It’s no secret that New York City is home to thousands of high-end luxury apartments. Many films and television shows are set in Manhattan, not only because of the city’s reputation as an exciting metropolis, but also for the opportunity to shoot scenes that include breathtaking views of Central Park from the floor-to-ceiling windows of a sparkling penthouse loft. It’s also no secret that New York City is home to thousands of film and television celebrities, international businesspeople, real estate moguls, and founding family names like Rockefeller, Roosevelt, and Astor. And quite often, when these people purchase these apartments, they don’t put their own names on the deeds. Instead, the new owners of these apartments have names like 45 R2D2, LLC or 100 C3PO Holdings, LLC.
Why? The most frequent reason is to maintain their privacy. Deeds are of course recorded, and as part of the public record they are available for reading. By owning membership interests in an entity like an LLC (limited liability company), whose sole purpose is to hold title to the apartment, these purchasers can hide their identities from otherwise prying eyes.
Ironically, this ability to hide one’s identity has put these purchasers under the federal government’s spotlight. Under new Geographic Targeting Orders (GTO) issued recently by the U.S. Department of the Treasury, all-cash purchasers of high-end residential real estate in Manhattan (and Miami) who take title under a legal entity will have to disclose the identities of all the people behind that entity. This GTO, which will take effect in March, is part of the Treasury Department’s investigation of possible money laundering in the real estate industry.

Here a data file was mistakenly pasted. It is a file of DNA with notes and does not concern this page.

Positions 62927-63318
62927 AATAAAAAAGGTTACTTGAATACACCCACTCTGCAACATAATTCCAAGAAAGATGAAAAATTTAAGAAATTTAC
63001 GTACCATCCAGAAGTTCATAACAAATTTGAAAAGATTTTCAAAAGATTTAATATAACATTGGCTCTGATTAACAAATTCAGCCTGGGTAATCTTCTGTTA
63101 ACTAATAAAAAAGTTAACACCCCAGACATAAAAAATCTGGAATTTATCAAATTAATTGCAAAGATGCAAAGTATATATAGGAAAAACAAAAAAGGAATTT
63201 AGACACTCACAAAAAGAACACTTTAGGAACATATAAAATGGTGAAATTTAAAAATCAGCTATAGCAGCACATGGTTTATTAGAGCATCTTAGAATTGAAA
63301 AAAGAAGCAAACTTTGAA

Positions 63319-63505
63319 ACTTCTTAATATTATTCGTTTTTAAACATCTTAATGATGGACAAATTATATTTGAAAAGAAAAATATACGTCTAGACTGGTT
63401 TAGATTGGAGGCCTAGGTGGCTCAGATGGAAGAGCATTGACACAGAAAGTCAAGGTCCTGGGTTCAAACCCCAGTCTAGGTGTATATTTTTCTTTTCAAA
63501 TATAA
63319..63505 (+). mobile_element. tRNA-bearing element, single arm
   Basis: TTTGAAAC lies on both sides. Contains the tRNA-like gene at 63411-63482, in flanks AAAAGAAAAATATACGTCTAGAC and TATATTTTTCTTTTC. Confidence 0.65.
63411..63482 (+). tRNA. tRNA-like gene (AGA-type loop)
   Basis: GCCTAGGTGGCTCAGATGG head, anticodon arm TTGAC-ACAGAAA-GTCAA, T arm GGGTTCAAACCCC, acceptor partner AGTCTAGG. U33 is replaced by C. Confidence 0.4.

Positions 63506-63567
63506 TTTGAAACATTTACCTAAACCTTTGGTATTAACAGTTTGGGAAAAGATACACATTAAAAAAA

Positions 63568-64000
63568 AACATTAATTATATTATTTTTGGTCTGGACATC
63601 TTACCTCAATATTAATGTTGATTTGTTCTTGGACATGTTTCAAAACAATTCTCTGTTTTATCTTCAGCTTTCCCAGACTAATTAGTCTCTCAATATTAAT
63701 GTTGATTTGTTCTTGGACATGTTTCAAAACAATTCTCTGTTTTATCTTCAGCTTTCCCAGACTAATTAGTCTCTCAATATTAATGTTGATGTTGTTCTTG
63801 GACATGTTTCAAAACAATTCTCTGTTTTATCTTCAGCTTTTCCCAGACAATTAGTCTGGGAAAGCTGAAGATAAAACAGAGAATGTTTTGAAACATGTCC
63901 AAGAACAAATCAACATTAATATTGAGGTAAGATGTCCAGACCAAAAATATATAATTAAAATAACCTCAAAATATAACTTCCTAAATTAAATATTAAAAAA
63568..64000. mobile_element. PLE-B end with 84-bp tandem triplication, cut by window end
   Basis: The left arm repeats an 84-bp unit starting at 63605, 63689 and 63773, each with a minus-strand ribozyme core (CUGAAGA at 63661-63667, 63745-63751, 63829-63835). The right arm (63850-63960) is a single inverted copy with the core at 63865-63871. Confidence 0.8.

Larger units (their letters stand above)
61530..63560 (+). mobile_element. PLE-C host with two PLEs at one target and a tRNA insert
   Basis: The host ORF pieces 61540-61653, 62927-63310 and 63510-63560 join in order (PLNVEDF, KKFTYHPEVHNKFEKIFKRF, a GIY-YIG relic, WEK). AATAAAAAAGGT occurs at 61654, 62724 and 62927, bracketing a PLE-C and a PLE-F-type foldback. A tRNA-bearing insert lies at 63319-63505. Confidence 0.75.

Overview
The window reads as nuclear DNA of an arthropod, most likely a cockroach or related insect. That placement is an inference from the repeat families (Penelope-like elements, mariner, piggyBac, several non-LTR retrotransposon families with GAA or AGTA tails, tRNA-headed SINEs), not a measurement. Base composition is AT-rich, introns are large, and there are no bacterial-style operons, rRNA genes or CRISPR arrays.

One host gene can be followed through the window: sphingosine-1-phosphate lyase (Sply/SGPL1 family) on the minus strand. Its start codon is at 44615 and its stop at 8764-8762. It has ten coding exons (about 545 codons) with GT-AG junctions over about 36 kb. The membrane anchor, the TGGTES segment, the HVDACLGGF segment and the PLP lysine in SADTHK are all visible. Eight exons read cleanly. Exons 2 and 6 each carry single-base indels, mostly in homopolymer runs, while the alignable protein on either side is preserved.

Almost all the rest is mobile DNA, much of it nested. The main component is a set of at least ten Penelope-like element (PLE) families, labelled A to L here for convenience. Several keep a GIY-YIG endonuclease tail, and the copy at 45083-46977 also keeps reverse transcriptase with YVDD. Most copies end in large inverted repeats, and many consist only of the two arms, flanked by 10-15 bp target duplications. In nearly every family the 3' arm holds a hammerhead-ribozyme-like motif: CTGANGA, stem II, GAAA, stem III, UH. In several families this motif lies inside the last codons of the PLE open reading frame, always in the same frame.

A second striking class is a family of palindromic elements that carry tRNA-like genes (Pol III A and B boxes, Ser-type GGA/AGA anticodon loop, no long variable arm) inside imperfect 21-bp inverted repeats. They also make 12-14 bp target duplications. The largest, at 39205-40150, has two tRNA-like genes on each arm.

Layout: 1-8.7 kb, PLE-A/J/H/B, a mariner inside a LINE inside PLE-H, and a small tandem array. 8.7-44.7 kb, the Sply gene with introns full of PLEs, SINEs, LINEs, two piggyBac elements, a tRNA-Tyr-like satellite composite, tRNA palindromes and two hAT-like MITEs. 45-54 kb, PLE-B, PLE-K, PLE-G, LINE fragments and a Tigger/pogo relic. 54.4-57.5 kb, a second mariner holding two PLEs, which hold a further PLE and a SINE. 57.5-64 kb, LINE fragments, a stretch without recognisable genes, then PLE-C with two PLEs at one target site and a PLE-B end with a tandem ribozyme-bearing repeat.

The GTO will require New York title insurance companies to document and report the beneficial ownership of LLCs and other entities that purchase residential real estate priced at $3 million or more without using bank loans. All-cash purchases of multi-million dollar apartments occur quite frequently in Manhattan, so the Treasury Department’s requirements will affect a substantial number of transactions for New York title companies, as well as purchasers and their attorneys.
Whether or not such “dirty money” flows through the real estate market remains to be seen, but what is certain is that these requirements will create additional responsibilities (and liabilities) for title insurance companies who are accustomed to performing this type of due diligence while maintaining purchasers’ privacy.The GTO will run on a trial basis from March through August of this year, after which it could become permanent nationwide if sufficient evidence of money laundering is discovered. More specific details from the Department of the Treasury should be released soon.
World Wide Land Transfer is a New York Title Insurance company that provides comprehensive Escrow and Settlement services as well as recording in most counties throughout the nation. If you have any questions, please call our offices or contact us at email@example.com.
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